As the Scottish Government considers creating a new business Debt Arrangement Scheme, Alan McIntosh explains how the current scheme works and how it can be used to help flailing businesses and consumers.

If you are like me, you will have followed the demise of Rangers football club with some interest and probably participated in many discussions about Company Voluntary Arrangements (CVAs), Administration and Corporate liquidations that seemed to spring up everywhere, including online, over the water cooler and at dinner.

Remarkably much of it has been well informed and has led me to wonder whether there could be a Ranger’s effect: a silver lining in those dark clouds where more businesses, now their awareness has been heightened, begin seeking advice and assistance when they begin to experience financial difficulties.

I have seen a number of small businesses over the last year that fit this description, whether it’s been the result of rising fixed costs, adverse weather, falling sales or HMRC pursuing a more aggressive recovery strategy.

Although CVAs, Administrations and Corporate liquidations are inappropriate for these types of business models the Scottish Debt Arrangement Scheme can be used to assist them. A formal debt management tool that was introduced in 2004 by the Scottish Government, the Scheme was created to help debtors manage their personal liabilities and was provided for initially by the Debt Arrangement and Attachment (Scotland) Act 2002 and the Debt Arrangement Scheme (Scotland) Regulations 2004.

It was updated in 2007 to include provisions which allowed the freezing of interest and charges and again in 2011 to widen access to the scheme. The Scottish Government is now seeing over 4,000 applications being made each year to the Accountant in Bankruptcy, in her role as Debt Arrangement Scheme Administrator.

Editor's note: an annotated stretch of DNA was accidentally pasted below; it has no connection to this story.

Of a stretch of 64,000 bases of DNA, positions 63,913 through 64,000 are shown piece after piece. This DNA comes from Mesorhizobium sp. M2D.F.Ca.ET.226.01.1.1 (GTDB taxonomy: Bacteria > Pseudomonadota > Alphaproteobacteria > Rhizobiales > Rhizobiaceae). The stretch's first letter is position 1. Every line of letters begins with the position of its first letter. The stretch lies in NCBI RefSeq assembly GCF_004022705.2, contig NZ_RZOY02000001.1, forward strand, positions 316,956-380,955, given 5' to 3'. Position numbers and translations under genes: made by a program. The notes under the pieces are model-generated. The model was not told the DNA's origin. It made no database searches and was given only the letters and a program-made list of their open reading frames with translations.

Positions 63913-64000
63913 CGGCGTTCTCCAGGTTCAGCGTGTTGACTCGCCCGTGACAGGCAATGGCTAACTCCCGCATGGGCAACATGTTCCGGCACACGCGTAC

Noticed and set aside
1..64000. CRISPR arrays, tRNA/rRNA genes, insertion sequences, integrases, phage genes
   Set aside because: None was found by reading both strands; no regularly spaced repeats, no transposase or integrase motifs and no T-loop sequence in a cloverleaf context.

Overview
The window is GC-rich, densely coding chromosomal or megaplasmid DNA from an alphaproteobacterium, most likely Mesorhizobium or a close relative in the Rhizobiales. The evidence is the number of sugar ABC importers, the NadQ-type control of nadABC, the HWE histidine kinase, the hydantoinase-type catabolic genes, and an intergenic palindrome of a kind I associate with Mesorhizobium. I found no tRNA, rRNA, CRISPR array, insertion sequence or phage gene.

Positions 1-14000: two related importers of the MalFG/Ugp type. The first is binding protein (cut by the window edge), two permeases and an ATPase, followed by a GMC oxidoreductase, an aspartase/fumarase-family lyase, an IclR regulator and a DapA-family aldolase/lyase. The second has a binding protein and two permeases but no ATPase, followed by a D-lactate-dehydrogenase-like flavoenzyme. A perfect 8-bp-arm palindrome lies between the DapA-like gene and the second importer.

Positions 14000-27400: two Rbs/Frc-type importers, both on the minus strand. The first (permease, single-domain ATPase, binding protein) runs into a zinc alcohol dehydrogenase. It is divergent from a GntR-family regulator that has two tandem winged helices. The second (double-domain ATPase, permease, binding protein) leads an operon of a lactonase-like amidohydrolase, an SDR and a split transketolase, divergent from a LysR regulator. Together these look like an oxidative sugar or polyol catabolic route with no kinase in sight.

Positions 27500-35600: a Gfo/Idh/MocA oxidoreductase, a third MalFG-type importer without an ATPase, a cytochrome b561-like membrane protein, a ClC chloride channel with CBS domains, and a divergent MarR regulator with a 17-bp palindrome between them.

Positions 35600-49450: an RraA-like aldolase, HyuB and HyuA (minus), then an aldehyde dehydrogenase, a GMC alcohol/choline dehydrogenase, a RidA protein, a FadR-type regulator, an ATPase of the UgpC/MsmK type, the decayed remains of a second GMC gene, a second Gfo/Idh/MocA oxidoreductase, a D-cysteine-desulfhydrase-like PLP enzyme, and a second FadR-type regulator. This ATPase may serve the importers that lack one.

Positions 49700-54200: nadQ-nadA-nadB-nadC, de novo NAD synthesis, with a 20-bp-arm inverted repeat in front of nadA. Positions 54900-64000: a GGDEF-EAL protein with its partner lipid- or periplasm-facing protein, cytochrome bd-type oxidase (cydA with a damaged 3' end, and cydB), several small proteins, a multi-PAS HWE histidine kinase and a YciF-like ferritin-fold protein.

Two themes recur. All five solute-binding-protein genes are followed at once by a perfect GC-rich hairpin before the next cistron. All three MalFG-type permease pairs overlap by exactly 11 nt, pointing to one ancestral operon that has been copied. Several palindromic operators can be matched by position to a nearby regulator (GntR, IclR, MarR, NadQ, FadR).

If debtors wish to apply to the Scheme they must do so through an approved money adviser or insolvency practitioner, who gives holistic advice to the debtor on their finances and options and then makes an application on their behalf. Creditors of the debtor get 21 days to agree or object to a plan and if they fail to do so are deemed to have consented. If no creditor objects or responds the plan is automatically approved. Where someone does object, it is sent to the Accountant in Bankruptcy who applies a fair and reasonable test to see if the plan should be approved.

Where plans are approved, it is not possible to sequestrate the client, execute a earning or bank arrestment or carry out any other form of diligence. Where an earnings arrestment has been executed, it is formally recalled.

Although an application to the Debt Arrangement Scheme will prevent a petition for bankruptcy being raised in the sheriff court by a creditor, where it has been raised prior to an application being made or intimated, the debtor can seek a continuation from the sheriff under s12 (3C) of the Bankruptcy (Scotland) Act 1985 to allow the DAS application to be decided.

The effect of approval is the debtor gets full protection and is allowed to repay their debts each month through an appointed payment distributor to the Scheme.

What makes the scheme suitable for sole traders and individual partners is not only does it protect individual debtors, but Regulation 25 (3) of the 2011 Regulations allows the DAS Administrator when considering whether a programme should be approved to consider anything she considers relevant. The fact certain business assets may have to be kept, therefore, to produce an income is relevant and means the owners of such businesses can often enter the scheme, obtain protection and continue trading to help pay off their debts.

Discretionary conditions are also possible in making an application to the Scheme and it can be proposed that the realisations of assets will be delayed until a later date or if at all or where it is known assets will become available, that at that point these will be used to reduce the outstanding balances.

The many businesses that are using this scheme at present may not be on the scale of Rangers Football Club, but it is providing many with vital breathing space to reorganise their affairs and seek advice for the first time. It is a credit to the scheme that this has been possible and is providing many small Scottish businesses with a life line during the current economic turmoil.

It also provides fantastic returns for creditors with the longest scheme running generally no more than 10 years, meaning in reality creditors receive a 10 pence dividend for each year a plan operates. These results compare favourably with other remedies such as protected trust deeds and sequestrations.

It may be some time before the Debt Arrangement Scheme attracts the same attention that corporate insolvency has, barring a high profile application being made by someone, but its popularity is only likely to continue to grow.